A county commission drafts ordinance aiming to ban recyclables at West Hawai‘i landfill

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Hawai‘i County’s Environmental Management Commission is developing an ordinance that aims to prohibit the amount of recyclable materials ending up in the island’s only working landfill.

During a commission meeting on July 26, Ramzi Mansour, Hawai’i County Director of Environmental Management, told commissioners the West Hawai‘i Sanitary Landfill only has 20 to 25 years left before it reaches capacity.

With the Hilo Landfill permanently closed in 2020, the clock is ticking for the island’s sole dump. Commission chairperson Georjean Adams said it’s a good time to start looking into solutions.

Adams said the proposed ordinance is in its early stages and is more about getting the conversation started about how to prevent unnecessary, or recyclable items — green waste, metals, plastics, paper, paperboard and glass — from ending up in the rubbish dump, located off Queen Ka‘ahumanu Highway in Waikōloa.

“Trying to site a new landfill is close to impossible,” Adams said. “So what are we going to do? So I was looking around, and the commission agreed, to look deeply into the idea of diverting the recyclables out and at least slow the filling up of the landfill.”

The proposed ordinance refers to the 2019 Integrated Solid Waste Management Plan that commits the county to “divert, as much as feasible, commercial and municipal solid waste, including but not limited to green waste, metals, plastics, paper, paperboard, and glass to help achieve goals related to climate resiliency, renewable energy, sustainable agriculture, and zero waste.”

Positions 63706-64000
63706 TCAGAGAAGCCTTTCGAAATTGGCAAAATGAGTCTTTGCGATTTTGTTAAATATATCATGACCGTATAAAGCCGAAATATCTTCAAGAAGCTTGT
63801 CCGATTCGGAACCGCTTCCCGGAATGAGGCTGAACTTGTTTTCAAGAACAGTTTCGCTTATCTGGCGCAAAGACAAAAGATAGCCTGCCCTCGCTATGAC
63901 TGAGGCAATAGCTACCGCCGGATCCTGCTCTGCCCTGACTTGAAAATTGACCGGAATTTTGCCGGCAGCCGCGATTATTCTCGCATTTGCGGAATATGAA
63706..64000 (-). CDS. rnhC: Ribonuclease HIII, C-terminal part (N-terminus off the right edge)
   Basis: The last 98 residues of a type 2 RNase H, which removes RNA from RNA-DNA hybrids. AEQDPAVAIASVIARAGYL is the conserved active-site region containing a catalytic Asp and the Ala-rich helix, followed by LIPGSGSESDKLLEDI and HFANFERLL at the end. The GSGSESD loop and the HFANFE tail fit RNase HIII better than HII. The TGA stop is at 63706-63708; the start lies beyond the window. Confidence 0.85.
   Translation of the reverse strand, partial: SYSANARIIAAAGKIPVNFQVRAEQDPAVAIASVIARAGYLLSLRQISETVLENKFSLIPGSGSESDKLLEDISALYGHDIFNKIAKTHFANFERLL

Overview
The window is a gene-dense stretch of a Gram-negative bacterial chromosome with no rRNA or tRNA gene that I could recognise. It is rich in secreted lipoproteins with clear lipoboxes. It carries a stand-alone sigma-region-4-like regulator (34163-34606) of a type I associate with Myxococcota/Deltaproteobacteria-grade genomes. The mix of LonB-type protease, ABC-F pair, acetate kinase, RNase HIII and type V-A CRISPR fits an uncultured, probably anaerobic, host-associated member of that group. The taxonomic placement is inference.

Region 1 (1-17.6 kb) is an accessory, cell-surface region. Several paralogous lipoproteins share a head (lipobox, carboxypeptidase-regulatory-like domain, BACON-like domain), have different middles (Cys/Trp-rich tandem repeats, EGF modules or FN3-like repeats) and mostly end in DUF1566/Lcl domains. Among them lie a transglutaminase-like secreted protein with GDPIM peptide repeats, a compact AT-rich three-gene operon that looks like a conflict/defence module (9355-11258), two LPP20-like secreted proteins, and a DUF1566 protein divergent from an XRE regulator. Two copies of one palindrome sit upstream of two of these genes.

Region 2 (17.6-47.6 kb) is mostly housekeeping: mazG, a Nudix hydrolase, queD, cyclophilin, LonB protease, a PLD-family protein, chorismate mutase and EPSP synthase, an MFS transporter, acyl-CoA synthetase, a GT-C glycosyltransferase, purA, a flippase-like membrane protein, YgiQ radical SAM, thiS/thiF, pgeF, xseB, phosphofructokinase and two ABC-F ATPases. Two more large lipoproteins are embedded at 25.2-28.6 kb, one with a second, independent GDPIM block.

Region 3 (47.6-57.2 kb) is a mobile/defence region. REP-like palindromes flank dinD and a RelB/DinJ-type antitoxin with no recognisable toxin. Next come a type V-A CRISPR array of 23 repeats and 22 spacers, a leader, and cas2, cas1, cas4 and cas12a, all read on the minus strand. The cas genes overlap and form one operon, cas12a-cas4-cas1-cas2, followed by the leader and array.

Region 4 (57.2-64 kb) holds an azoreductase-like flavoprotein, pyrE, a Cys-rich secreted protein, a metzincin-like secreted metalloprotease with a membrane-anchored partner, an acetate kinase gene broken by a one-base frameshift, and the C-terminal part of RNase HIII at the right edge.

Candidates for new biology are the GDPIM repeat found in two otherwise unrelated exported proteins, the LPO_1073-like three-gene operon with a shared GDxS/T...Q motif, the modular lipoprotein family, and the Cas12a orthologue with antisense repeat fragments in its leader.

It states: “Persons identified by department rule are prohibited from intentionally disposing of, or causing to be disposed of, designated recyclable wastes in Hawai’i County landfill(s). “

With the ordinance, the department will identify categories of people who are designated recyclable waste generators, or those who have reasonable access to collection locations and/or services at a price that is less than the cost of solid waste disposal.

Under the measure, those with access to recycling will be required to do so. This includes large businesses, multifamily subdivisions, county facilities, schools, nonprofits, along with small businesses and residents who have access to transfer stations and/or curbside recyclables.

“The idea with the proposal is to require it. At least, start with the big guys who are generating a fair volume,” Adams said. “Not every commercial operation recycles.”

The ordinance puts pressure on larger companies and organizations to start implementing recycling best practices.


The document states: “The department shall by rule require reporting from large commercial and governmental organizations on an annual basis to document their waste reduction and/or landfill diversion programs, including total volume waste and percent of each designated recyclable waste generated and methods they employed to achieve waste reduction from the landfill.”